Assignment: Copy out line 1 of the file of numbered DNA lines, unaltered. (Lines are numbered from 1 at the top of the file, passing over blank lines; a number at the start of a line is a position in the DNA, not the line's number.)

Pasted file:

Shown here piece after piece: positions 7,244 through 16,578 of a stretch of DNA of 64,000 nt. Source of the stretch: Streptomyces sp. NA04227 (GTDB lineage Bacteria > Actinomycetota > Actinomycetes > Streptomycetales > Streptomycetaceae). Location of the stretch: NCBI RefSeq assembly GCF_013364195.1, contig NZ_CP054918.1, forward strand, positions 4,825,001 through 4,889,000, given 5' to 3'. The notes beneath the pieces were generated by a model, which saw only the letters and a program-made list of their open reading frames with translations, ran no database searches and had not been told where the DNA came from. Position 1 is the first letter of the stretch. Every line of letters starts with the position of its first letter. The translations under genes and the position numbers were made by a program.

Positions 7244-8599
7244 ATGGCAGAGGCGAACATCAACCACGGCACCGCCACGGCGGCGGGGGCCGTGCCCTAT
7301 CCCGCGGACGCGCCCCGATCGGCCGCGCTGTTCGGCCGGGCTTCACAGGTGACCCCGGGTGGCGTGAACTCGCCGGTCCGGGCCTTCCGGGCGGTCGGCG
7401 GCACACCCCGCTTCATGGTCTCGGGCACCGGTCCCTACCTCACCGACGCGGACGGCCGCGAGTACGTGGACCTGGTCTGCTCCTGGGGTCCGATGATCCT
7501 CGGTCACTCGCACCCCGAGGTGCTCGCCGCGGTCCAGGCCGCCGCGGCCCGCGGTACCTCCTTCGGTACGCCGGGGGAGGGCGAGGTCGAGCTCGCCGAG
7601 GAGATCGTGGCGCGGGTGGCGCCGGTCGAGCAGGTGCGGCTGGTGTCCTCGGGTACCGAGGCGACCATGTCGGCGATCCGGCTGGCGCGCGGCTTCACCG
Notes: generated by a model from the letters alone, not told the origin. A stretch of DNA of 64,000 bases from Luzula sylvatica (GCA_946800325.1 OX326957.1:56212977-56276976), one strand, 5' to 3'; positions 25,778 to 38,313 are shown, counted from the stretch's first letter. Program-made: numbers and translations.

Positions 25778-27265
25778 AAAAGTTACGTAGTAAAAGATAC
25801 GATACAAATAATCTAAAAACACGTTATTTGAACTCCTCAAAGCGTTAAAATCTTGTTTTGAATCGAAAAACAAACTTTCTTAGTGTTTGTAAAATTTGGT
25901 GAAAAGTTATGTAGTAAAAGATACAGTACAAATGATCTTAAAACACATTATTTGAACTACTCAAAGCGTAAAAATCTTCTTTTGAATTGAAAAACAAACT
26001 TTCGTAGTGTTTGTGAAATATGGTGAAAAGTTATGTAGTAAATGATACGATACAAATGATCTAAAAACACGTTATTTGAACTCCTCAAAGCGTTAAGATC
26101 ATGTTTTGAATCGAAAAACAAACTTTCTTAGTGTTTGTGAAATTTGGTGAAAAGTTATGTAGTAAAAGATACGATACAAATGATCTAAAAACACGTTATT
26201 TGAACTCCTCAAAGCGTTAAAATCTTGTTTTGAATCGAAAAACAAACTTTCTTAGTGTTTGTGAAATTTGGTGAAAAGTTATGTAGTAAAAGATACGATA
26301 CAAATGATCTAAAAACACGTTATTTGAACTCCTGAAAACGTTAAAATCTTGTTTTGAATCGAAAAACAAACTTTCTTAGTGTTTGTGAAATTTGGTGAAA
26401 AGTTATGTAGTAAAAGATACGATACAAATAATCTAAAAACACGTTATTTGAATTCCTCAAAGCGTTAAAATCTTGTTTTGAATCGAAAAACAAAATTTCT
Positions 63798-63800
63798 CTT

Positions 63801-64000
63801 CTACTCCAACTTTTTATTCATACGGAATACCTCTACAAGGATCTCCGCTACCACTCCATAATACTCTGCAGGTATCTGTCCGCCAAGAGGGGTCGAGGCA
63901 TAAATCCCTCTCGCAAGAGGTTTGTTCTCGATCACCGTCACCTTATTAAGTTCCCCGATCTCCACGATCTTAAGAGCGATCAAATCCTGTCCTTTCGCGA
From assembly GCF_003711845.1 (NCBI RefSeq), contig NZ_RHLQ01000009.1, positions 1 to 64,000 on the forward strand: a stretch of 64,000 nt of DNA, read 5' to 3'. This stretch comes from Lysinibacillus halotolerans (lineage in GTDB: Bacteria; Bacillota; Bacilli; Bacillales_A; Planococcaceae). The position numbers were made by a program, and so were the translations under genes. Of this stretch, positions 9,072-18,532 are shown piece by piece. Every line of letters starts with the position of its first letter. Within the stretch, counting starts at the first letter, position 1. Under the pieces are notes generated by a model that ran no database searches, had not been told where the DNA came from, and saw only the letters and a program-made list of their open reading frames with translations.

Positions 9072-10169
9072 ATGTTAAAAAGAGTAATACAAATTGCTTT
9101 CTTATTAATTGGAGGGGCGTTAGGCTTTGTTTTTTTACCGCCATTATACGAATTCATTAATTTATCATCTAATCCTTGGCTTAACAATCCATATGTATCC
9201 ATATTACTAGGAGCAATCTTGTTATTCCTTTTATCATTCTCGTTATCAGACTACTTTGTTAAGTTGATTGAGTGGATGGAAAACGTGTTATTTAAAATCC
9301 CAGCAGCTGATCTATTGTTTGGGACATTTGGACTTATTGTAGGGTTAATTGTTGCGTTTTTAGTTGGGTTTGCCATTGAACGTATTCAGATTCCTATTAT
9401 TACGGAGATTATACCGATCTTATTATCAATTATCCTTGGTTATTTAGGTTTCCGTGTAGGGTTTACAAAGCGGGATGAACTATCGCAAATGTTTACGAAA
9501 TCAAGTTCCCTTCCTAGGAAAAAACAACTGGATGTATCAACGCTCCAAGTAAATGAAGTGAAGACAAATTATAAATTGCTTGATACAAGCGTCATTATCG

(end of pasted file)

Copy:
Shown here piece after piece: positions 7,244 through 16,578 of a stretch of DNA of 64,000 nt. Source of the stretch: Streptomyces sp. NA04227 (GTDB lineage Bacteria > Actinomycetota > Actinomycetes > Streptomycetales > Streptomycetaceae). Location of the stretch: NCBI RefSeq assembly GCF_013364195.1, contig NZ_CP054918.1, forward strand, positions 4,825,001 through 4,889,000, given 5' to 3'. The notes beneath the pieces were generated by a model, which saw only the letters and a program-made list of their open reading frames with translations, ran no database searches and had not been told where the DNA came from. Position 1 is the first letter of the stretch. Every line of letters starts with the position of its first letter. The translations under genes and the position numbers were made by a program.